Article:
December 31, 2009
Well, it was getting a lot of bad publicity. And, as I’ve suggested before, bullying bloggers is a bad bet. But, from the comments at BoingBoing, “As a forensic computer examiner, I’m now wondering what they did with the forensic images that they made of these guy’s computers.”
Meanwhile, all bloggers should get one of these! That said, I’m a bit torn. I don’t believe in “shield laws” that would let journalists avoid subpoenas or testimony because of their profession; if such should exist, they should include bloggers but I’d rather they didn’t. This, however, looked more like bullying than a legitimate inquiry. It will backfire, of course, as bloggers will no doubt pay more attention to the TSA’s doings as a result. Maybe that’s punishment enough . . . .
UPDATE: From the comments at BoingBoing:
Speaking as an attorney, I would advise you not to let this go. Make an ethics complaint against the government attorney that signed the subpoena in DC or the jurisdiction they are licensed to practice law in. You don’t subpoena someone, then just “let it drop.”
They will be forced to: (1) admit there was no basis for the subpoena, in the first place, (2) make a dubious “national security” claim as to why they can’t discuss, which will dog them for their entire career, or (3) admit that they made a forensic scan of a citizen’s computer and used the evidence to pursue a whistleblower, after having used a subpoena to strongarm a citizen (again, something that will arise again ten years later during his Senate confirmation hearing for another position).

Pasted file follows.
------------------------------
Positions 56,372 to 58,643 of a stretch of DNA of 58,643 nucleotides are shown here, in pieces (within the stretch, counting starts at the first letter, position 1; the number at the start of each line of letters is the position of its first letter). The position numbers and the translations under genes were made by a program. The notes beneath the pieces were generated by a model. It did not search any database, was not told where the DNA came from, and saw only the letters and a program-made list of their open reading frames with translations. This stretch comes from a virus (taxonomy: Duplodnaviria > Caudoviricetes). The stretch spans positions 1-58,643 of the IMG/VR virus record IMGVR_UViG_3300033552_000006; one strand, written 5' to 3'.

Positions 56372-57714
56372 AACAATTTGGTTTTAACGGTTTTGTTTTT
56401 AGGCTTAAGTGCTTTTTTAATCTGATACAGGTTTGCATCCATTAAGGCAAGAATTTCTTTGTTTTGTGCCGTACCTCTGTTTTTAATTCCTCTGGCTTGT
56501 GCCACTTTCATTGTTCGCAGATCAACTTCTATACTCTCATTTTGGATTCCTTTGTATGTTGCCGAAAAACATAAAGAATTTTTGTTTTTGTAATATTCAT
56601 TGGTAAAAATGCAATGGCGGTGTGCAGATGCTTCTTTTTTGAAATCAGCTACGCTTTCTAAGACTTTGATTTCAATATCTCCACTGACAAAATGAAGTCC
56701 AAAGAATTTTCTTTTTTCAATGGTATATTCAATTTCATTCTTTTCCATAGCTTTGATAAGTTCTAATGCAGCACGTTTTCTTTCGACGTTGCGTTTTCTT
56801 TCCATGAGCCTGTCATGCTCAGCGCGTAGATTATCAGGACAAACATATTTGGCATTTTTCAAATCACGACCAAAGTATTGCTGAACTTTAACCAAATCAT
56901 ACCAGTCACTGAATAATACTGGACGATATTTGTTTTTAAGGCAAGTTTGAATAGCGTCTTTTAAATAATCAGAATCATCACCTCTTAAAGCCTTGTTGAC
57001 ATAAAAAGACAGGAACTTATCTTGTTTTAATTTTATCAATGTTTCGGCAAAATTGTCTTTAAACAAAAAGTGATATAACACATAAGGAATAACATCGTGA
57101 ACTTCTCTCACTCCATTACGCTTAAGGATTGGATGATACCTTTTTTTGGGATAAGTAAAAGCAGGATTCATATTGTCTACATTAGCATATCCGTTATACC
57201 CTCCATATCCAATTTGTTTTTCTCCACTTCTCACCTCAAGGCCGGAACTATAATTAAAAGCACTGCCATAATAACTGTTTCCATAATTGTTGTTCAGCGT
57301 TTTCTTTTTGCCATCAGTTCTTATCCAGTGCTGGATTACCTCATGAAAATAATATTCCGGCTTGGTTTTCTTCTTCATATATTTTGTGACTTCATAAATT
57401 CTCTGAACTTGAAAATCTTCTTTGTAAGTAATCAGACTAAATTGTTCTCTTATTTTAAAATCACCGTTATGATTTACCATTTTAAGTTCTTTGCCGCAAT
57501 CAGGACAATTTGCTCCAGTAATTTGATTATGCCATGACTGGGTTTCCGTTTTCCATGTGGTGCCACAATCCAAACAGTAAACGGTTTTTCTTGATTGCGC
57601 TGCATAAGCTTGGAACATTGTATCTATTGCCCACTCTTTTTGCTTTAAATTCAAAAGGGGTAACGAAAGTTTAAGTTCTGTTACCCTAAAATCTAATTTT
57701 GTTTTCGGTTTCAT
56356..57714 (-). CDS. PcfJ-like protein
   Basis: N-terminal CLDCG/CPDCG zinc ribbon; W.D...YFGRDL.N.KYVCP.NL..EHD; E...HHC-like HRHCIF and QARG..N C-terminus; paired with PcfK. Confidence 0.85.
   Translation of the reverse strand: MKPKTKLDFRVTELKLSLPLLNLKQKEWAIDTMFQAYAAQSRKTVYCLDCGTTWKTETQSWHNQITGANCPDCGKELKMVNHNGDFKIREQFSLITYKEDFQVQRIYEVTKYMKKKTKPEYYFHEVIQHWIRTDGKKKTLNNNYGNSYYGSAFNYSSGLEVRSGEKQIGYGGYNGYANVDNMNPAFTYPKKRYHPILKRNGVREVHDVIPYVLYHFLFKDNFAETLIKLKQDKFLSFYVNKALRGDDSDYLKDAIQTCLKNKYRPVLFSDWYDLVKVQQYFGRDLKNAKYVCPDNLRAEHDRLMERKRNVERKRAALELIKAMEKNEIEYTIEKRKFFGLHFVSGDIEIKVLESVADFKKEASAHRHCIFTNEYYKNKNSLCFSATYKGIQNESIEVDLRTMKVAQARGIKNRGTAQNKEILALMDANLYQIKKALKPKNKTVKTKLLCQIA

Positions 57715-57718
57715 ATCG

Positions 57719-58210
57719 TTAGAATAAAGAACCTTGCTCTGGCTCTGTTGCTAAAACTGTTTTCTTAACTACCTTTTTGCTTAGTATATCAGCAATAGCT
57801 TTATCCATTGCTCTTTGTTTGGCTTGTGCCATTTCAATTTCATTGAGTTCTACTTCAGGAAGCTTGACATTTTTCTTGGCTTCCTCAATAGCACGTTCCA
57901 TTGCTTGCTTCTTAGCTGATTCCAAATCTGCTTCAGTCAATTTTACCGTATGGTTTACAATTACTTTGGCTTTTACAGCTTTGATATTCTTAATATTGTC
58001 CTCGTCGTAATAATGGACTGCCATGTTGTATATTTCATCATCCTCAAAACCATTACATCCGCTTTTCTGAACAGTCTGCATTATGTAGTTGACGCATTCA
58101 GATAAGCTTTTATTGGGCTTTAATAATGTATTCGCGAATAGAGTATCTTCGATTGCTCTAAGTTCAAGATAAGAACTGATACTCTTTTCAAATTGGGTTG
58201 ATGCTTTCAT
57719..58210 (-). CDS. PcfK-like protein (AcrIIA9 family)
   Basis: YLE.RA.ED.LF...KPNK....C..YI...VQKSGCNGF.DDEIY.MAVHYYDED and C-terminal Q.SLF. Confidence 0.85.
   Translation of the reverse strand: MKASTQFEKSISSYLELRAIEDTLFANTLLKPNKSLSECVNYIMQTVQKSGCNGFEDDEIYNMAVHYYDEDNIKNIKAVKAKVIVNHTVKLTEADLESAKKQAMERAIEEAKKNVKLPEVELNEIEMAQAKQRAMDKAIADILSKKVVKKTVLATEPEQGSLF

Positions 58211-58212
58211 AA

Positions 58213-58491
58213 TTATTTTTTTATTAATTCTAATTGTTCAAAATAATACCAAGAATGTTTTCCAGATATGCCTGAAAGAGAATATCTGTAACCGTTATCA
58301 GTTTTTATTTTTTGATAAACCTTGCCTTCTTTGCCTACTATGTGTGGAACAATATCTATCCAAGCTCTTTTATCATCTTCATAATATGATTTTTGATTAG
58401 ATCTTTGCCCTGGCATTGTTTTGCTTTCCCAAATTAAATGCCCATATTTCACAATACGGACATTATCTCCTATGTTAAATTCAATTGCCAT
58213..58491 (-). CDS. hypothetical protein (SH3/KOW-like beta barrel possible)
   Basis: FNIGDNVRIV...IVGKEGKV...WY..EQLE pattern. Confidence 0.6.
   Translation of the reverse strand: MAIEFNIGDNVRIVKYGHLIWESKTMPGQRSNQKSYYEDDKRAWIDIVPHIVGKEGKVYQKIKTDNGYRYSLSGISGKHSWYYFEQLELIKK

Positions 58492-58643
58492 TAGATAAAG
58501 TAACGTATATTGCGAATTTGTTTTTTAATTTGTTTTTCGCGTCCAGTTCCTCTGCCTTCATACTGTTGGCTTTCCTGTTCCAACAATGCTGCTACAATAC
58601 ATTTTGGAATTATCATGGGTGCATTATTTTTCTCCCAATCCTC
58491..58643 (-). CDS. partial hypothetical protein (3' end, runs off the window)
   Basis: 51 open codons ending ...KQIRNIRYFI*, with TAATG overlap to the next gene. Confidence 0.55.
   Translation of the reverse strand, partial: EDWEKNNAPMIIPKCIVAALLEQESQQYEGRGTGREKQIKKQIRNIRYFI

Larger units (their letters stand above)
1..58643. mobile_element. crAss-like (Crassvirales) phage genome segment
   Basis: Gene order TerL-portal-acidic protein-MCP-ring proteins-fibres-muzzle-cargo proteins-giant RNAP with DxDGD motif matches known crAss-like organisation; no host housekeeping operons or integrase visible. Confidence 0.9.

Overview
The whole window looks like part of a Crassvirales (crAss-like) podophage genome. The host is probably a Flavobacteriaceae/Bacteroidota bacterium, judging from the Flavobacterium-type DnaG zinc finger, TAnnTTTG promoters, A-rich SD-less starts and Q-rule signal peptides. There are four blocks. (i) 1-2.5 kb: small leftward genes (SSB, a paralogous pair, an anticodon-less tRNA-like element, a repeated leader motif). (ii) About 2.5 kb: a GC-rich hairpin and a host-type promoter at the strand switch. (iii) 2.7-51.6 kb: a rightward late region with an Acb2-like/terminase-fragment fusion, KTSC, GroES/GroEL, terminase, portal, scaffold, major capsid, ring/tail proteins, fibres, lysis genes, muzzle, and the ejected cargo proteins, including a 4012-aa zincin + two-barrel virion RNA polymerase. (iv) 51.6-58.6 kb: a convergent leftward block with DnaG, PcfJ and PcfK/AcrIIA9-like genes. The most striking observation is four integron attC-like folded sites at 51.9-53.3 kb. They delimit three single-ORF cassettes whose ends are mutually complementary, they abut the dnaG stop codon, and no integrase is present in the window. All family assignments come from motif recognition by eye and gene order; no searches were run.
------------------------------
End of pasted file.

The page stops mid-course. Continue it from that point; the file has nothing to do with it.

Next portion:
Long story short, government drones who use their subpoena power to bully citizens blowing the whistle on government incompetence deserve to be held to account. Do not back down, an ethics complaint is very low cost, and very high reward.
In general, ethics complaints are a good response to legal bullying. Much of what lawyers do in their bully capacity is questionable under the ethics rules — one of my colleagues who teaches legal ethics was commenting to me a while back that he was surprised how seldom people file complaints on unethical behavior in IP cases — and though bar ethics committees are often less than diligent, dealing with this stuff is a hassle.